Everyone should have a will to put everyone’s mind to rest


If you own anything, you need a will, expert says

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In an ongoing series, the Financial Post explores personal finance questions tied to life’s big milestones, from getting married to retirement.

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Death. It’s the subject everyone dreads discussing, thinking about and planning for, but it seems few Canadians do.

Only 55 per cent have a will, according to a recent poll of more than 1,500 people by Canadian Imperial Bank of Commerce, and only 18 per cent of those were between 18 and 34.

Yet a will is something young and old both need to consider, said Erin Bury, chief executive of Willful, an online will provider that recently partnered with CIBC to offer more affordable wills online, something that has been a major hurdle for many in the past.

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“They may want to visit a lawyer, but it’s not in the cards for them because of affordability,” she said. “They might think they’re too young to need a will and don’t have any assets. But a will is not just about distributing your assets.”

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If you own anything, you need a will, Carissa Lucreziano, vice-president of Financial Planning and Investment Advice at CIBC, said. Most people may think of getting a will during major life events, but she said this could mean your assets and wishes aren’t carried out should you pass away unexpectedly.

A will isn’t just for you, but for the wellbeing of your loved ones and peace of mind that your wishes are carried out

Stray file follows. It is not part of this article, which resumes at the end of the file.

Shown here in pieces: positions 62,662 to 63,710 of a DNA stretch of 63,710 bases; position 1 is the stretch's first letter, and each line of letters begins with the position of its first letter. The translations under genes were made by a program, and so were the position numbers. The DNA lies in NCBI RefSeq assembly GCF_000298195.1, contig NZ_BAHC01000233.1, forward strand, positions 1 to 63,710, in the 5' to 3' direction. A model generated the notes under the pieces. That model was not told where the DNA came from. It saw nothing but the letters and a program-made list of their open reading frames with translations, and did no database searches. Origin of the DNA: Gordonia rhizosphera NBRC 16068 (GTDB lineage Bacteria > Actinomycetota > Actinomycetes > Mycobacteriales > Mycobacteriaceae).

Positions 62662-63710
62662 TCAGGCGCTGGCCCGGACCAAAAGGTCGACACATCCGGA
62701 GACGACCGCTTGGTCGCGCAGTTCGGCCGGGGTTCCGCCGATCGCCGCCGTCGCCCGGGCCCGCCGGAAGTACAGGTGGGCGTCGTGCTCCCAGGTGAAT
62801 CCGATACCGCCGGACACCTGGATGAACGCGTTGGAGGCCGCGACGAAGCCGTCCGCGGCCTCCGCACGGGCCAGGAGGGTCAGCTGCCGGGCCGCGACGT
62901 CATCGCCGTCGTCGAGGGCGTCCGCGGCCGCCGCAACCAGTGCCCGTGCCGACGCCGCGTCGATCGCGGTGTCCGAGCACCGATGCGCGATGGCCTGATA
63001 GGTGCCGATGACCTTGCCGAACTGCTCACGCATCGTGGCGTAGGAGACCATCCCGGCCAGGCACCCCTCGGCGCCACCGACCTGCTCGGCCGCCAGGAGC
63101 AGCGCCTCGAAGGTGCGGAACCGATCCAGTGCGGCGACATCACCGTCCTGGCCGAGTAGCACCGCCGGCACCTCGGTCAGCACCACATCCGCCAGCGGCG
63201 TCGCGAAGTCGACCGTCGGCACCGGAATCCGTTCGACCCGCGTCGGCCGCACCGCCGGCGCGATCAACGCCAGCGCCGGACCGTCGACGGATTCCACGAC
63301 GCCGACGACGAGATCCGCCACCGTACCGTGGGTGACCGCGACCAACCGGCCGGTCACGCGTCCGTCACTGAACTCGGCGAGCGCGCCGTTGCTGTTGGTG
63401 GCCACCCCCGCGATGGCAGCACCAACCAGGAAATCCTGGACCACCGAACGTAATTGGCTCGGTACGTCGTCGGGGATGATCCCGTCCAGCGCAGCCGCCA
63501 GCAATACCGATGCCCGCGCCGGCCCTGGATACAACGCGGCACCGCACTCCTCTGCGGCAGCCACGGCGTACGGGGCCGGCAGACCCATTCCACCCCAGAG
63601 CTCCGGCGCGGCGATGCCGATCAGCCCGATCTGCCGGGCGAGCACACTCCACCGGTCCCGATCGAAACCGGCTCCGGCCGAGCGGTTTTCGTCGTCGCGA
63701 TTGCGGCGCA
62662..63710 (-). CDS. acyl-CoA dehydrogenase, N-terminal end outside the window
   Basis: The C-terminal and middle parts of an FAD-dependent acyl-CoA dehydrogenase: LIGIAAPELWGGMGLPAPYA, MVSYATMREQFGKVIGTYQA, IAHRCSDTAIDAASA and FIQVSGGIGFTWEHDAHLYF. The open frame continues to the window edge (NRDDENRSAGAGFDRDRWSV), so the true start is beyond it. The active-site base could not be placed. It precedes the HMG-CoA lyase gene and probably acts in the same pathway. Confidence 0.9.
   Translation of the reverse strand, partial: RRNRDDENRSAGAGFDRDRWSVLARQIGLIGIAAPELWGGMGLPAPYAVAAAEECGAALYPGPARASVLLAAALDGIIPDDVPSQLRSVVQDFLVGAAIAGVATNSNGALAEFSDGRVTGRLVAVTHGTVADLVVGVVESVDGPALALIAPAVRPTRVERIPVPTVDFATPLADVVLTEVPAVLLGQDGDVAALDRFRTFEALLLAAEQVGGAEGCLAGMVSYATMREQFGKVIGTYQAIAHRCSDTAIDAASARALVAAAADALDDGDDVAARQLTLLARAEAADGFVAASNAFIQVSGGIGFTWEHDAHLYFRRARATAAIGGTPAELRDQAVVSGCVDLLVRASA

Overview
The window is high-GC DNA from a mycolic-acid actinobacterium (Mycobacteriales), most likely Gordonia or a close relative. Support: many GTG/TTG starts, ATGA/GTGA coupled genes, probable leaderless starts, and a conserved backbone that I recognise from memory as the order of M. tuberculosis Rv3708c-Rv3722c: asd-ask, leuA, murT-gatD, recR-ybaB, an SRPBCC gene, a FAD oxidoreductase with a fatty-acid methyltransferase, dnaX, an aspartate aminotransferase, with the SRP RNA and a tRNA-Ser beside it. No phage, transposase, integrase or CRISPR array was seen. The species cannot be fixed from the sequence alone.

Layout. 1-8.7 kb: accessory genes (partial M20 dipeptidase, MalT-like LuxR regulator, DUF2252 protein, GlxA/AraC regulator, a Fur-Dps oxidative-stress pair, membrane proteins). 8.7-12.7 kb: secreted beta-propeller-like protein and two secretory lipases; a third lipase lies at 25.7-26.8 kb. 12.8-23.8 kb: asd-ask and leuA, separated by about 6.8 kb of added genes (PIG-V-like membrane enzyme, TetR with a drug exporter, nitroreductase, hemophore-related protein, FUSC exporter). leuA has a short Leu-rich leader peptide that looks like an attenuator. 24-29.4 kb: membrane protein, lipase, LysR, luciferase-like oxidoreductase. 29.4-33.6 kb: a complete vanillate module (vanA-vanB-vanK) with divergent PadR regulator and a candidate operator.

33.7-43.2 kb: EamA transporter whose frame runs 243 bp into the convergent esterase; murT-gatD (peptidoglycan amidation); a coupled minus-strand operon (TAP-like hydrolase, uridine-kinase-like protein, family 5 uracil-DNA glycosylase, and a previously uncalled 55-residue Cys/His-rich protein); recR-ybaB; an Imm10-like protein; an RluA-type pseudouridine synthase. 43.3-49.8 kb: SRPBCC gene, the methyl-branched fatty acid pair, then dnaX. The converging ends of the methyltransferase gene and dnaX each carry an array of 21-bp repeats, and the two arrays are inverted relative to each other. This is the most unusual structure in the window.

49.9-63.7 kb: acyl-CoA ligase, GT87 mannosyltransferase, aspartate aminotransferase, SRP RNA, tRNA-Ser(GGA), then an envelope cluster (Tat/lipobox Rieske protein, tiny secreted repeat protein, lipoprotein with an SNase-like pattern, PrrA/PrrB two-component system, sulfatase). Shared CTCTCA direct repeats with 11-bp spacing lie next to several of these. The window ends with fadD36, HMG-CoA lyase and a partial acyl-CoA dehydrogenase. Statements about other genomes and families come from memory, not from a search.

Carissa Lucreziano

“The right time is now,” she said. “Wills are an important part of planning for the future. A will isn’t just for you, but for the wellbeing of your loved ones and peace of mind that your wishes are carried out.”

It also means peace of mind that your family won’t be scrambling for information, something Bury and her husband and co-founder of Willful, Kevin Oulds, went through when his uncle suddenly passed away.

“His wife didn’t know where the life insurance was, what he wanted to be buried in,” Bury said. “If anything happened and (my husband) were to pass away, it would be leaving (me) to clean it up.”

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Many people don’t consider a will until marriage or children, yet the number of common-law and single Canadians is rising. Some 23 per cent are living under common law as of 2021, a 447 per cent increase from 1981, according to Statistics Canada.

But whether you’re single, common law, married or a parent, there are some things every Canadian should consider, Lucreziano said.

Even if you only have $4 to your name and no children or pets, you still want to have an executor when you’re gone

Erin Bury

“The key is to figure out how your assets should be distributed and to whom,” she said. “You need an estate representative, guardian for any kids or pets … the division of the estate and specific assets, a beneficiary … and to create a power of attorney for health, also known as a living will, and also one for property.”